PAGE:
“But I still didn’t have an answer to a major question I had when I first stumbled onto this thing in Huntington, West Virginia. Why West Virginia? Why Huntington, West Virginia would have an appetite for heroin made no sense to me,” Quinones said.

He got his answer soon enough, as he began to realize the revolution that took place in medicine during the 1990s, as opioid painkillers became heavily marketed and promoted as not only incredibly effective at treating pain, but virtually non-addictive as well.

“And in time, marketing worked,” he said.

In 1990, the entire world supply of hydrocodone was three tons. By 2010, the entire world supply of hydrocodone was 42 tons, and 99 percent of it was used right here in America.

“That is a revolution,” Quinones said. “A quiet one, and it wasn’t really noticed much outside the halls of hospitals.”

It was that revolution that led to the devastation of towns like Portsmouth, Ohio. A working class town, Portsmouth had a football-sized swimming pool that was a social hub for decades. Dubbed “Dreamland,” the pool and all of its surrounding areas were a place that provided real human connection for children and parents throughout the town, bringing the whole community together.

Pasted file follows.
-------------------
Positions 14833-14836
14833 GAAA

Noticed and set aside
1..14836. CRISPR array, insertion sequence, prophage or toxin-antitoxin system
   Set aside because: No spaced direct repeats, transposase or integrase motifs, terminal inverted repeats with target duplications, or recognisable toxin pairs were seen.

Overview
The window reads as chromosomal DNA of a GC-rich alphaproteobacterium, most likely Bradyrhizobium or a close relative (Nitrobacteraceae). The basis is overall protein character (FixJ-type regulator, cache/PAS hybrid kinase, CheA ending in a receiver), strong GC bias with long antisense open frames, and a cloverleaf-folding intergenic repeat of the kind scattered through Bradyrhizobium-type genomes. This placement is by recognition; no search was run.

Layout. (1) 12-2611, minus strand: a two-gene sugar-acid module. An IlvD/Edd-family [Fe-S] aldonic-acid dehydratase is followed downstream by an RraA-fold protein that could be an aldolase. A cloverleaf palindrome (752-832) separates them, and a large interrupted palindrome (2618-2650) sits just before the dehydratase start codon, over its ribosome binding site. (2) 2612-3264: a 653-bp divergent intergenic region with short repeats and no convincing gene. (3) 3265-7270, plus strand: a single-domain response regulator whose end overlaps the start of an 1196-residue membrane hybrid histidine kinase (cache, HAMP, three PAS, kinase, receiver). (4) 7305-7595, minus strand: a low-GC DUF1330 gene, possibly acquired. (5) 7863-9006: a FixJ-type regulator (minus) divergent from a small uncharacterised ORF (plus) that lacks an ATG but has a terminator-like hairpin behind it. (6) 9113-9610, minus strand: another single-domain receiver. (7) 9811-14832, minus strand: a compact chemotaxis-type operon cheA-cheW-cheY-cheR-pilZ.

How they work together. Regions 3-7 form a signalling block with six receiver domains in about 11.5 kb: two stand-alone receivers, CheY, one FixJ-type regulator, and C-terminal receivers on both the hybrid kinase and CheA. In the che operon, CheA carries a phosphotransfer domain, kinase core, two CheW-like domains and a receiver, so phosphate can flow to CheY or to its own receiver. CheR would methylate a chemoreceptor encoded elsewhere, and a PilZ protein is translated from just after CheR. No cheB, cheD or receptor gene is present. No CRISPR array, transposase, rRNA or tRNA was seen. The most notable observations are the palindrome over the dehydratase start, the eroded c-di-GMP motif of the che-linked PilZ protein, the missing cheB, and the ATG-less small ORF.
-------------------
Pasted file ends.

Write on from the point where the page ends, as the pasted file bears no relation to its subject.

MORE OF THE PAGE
But eventually, the local factories closed. The mom and pop stores closed. The economy faltered. Local doctors left. Dreamland was razed to make way for a strip mall. Doctors left, and pain clinics, little more than pill mills, came in. Illicit entrepreneurs like the Xalisco Boys realized the market that was created by people becoming addicted to these pills, and they seized the opportunity.

“And they’ve got more customers than they know what to do with,” Quinones said. “They were the first guys to recognize and systematically exploit the coming market for heroin that massive prescribing of pain pills represents.”